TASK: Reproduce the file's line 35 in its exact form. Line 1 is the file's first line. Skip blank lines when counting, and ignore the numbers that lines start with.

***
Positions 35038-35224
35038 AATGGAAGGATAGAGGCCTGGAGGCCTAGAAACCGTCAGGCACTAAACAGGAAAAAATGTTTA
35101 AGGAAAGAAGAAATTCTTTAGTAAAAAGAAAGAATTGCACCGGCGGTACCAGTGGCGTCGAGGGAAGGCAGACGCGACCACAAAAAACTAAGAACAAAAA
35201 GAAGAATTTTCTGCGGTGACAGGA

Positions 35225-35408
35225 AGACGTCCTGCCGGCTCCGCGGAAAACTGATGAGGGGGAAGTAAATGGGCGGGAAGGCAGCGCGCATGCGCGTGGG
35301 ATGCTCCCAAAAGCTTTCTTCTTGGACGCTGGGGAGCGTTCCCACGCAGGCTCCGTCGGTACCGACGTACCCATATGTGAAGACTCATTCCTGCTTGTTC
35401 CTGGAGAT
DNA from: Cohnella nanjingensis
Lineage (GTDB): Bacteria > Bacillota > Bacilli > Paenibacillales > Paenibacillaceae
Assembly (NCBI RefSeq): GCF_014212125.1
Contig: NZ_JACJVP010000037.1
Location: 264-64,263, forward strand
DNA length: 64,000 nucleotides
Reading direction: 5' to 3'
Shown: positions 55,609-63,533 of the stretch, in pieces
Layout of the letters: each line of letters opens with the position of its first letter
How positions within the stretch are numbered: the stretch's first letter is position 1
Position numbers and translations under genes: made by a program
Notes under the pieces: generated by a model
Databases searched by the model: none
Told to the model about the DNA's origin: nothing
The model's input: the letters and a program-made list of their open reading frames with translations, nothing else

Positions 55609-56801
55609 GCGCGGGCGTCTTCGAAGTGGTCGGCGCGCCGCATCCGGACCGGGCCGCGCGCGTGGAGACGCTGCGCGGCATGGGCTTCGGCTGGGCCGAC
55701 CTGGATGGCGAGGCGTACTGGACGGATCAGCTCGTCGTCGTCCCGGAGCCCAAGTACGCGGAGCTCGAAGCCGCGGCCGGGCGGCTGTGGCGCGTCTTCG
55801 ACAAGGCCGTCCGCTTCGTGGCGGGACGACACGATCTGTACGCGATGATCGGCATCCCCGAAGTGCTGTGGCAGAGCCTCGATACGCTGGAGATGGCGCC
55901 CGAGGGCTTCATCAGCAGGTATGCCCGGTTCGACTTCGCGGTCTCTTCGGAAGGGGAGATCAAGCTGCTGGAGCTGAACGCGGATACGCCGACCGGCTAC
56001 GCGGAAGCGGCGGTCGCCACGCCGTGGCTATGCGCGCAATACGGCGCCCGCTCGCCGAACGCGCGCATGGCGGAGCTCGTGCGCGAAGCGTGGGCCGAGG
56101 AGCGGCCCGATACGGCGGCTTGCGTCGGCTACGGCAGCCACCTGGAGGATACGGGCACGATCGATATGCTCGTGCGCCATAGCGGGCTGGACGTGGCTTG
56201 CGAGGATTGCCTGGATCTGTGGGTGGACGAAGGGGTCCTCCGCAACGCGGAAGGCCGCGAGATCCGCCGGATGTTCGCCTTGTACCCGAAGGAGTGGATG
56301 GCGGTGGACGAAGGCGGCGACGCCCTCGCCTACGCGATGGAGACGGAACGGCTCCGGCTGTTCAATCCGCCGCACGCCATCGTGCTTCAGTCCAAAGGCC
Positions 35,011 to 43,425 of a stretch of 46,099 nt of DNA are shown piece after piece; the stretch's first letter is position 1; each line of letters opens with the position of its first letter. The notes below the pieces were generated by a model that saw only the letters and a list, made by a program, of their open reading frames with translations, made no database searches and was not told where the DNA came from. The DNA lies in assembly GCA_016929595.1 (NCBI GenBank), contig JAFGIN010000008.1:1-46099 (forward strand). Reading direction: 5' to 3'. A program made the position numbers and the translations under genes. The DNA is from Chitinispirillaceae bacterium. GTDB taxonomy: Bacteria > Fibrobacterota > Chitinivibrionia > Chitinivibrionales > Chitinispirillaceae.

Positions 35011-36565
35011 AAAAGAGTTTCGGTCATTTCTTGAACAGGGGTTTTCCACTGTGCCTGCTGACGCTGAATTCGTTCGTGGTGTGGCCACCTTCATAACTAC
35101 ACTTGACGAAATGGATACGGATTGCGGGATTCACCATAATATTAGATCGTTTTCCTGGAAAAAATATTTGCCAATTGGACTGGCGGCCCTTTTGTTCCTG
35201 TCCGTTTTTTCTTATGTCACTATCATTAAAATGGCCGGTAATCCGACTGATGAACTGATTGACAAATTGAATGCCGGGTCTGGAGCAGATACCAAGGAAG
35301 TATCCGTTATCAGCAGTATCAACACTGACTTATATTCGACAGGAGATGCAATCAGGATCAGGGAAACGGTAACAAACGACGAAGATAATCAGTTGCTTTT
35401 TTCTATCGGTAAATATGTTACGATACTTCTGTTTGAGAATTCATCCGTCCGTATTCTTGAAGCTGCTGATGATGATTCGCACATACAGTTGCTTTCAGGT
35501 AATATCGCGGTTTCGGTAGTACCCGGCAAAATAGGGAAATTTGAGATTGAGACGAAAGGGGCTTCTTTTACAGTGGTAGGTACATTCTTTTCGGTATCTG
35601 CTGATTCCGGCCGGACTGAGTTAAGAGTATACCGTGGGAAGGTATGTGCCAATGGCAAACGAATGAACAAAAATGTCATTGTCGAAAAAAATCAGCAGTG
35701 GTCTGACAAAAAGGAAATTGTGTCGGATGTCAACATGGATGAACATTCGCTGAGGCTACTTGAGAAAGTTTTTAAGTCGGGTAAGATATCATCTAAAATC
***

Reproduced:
35011 AAAAGAGTTTCGGTCATTTCTTGAACAGGGGTTTTCCACTGTGCCTGCTGACGCTGAATTCGTTCGTGGTGTGGCCACCTTCATAACTAC